“We were one of the teams that got to a handful of days testing the aero kit, so I obviously did all the running on the road courses, but I was able to do a few laps on the ovals when Ed was testing. So, that wouldn’t have happened (if I was part-time still),” he told NBC Sports.

However, outside of that increase in testing and a little learning some new tracks – he has not raced at ISM Raceway, Gateway Motorsports Park, Pocono Raceway, or Iowa Speedway in an IndyCar – the changes to Pigot’s off-season program have not been dramatic.

“There’s definitely some things I’ll need to learn, but as far as off-season prep: nothing too dramatic, nothing too different.”

Pigot’s first full-season campaign saw its first official outing of the 2018 season last weekend during the open test at ISM Raceway. While he and the ECR team struggled to find speed much of the weekend – they languished outside of the top ten in the results of the first three sessions – things took a turn for the better during the final session of the weekend on Saturday night, when Pigot ended up ninth on the speed charts.

He ended up 14th in the combined results for the weekend, noting that he and the team still want to find more outright speed.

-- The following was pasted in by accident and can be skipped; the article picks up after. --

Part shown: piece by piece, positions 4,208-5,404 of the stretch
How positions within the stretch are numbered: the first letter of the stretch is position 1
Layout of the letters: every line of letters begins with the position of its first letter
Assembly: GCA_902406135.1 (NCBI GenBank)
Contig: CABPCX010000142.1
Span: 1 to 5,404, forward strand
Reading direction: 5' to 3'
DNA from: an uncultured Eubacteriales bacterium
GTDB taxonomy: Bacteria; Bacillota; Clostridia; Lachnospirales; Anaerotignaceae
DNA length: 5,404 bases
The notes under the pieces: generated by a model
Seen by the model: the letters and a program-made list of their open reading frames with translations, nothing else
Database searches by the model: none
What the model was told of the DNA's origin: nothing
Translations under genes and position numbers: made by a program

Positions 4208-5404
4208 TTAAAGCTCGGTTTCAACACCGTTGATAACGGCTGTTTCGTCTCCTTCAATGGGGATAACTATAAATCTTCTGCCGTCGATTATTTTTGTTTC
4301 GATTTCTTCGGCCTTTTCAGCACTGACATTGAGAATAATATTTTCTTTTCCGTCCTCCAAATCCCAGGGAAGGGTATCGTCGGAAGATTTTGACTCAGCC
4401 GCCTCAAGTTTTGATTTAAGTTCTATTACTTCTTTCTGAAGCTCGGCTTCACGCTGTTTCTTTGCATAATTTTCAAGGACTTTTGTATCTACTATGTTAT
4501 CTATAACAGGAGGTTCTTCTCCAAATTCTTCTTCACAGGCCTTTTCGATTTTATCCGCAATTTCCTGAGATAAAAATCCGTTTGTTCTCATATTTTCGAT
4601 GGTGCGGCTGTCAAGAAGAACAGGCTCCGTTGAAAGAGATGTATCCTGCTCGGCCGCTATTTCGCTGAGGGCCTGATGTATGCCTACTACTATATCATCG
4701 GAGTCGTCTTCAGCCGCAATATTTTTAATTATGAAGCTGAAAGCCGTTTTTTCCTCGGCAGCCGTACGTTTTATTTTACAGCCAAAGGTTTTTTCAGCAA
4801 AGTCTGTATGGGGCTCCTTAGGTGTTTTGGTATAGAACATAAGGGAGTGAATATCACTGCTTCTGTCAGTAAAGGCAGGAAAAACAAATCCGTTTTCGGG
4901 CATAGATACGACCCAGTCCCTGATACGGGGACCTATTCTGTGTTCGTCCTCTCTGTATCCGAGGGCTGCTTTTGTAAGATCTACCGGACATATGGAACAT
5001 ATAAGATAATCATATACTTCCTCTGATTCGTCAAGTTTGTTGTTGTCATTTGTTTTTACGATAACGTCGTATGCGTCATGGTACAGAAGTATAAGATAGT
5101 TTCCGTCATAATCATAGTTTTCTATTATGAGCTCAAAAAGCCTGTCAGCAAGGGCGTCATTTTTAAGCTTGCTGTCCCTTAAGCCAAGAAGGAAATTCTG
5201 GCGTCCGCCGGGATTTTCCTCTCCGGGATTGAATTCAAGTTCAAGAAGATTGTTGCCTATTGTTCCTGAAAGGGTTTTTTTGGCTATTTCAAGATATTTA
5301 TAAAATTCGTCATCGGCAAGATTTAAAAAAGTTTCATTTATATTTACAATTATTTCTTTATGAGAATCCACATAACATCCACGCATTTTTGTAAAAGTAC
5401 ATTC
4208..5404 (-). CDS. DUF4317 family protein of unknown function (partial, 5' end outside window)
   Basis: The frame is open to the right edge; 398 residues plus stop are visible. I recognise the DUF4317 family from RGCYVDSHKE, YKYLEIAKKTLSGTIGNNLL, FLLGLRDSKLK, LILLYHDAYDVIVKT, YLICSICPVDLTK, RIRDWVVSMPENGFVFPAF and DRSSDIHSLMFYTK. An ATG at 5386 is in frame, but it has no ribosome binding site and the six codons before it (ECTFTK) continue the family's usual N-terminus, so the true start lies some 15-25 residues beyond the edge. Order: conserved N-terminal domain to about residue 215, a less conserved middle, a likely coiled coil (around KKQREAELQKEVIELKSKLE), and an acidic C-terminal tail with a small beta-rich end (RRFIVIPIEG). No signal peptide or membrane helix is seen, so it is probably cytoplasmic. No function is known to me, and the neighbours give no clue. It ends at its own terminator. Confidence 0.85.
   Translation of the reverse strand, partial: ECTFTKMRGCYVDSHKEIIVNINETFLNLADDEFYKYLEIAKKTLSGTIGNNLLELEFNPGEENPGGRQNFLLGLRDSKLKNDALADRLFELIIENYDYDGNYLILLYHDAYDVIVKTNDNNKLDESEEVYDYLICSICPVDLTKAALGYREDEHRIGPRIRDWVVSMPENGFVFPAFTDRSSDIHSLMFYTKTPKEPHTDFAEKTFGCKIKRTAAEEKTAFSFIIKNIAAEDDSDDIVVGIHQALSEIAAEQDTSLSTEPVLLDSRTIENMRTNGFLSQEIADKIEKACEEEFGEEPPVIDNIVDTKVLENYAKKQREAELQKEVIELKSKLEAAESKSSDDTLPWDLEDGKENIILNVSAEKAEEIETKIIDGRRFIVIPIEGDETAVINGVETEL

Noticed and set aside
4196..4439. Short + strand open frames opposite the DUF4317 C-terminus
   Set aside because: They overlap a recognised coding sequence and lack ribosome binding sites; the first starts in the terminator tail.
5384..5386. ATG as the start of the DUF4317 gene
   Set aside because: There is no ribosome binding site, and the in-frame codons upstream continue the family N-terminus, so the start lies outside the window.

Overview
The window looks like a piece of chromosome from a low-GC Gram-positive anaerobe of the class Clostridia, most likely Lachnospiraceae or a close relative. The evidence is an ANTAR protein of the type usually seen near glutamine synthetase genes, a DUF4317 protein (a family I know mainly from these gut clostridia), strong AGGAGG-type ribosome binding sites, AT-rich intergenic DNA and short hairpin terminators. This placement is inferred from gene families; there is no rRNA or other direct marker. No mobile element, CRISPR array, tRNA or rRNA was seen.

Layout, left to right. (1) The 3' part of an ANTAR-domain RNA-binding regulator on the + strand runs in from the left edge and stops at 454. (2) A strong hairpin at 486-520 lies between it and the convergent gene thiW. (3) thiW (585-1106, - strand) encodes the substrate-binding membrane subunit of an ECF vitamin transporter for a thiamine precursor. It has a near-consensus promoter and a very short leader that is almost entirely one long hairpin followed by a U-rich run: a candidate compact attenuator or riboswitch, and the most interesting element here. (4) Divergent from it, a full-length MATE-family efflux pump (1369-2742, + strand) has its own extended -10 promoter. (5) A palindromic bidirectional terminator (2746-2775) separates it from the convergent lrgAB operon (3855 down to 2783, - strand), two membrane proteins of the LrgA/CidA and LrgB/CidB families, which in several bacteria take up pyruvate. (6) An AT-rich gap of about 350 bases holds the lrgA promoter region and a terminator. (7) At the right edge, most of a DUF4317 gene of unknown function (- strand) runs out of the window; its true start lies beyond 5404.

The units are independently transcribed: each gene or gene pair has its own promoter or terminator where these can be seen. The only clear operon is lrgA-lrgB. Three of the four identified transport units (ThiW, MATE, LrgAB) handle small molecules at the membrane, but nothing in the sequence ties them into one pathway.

“I thought throughout the test that our average long run pace was okay, but we were still missing the outright pace to be where we need to be come qualifying time,” he revealed. “I think that we definitely made a step forward Saturday night and definitely have a much better idea of a direction we can head and go with when we go back.”

In terms of long-run practice, Pigot noted that tire degradation became much more prevalent, which made running with others cars around you somewhat of a challenge. Though, he emphasized that tire degradation could be beneficial for racing.

“Talking to some of the other guys, it seems a little bit harder to run behind people as the tires go off because the tires are degrading pretty quick with the lack of downforce as well,” he explained. “So, it’s going to be tricky, it’s going to be sliding around a little bit more than what guys have experienced in the past. But, I think everyone’s under the same kind of idea that it’s going to be better racing, and especially at (ISM Raceway) it should be exciting.”

Pigot did get some practice at overtaking at ISM and got a feel for what he may be able to expect when IndyCar returns in April for the Phoenix Grand Prix, and while he acknowledged it was difficult to judge during testing, he did feel like he could run around other cars without much of an issue.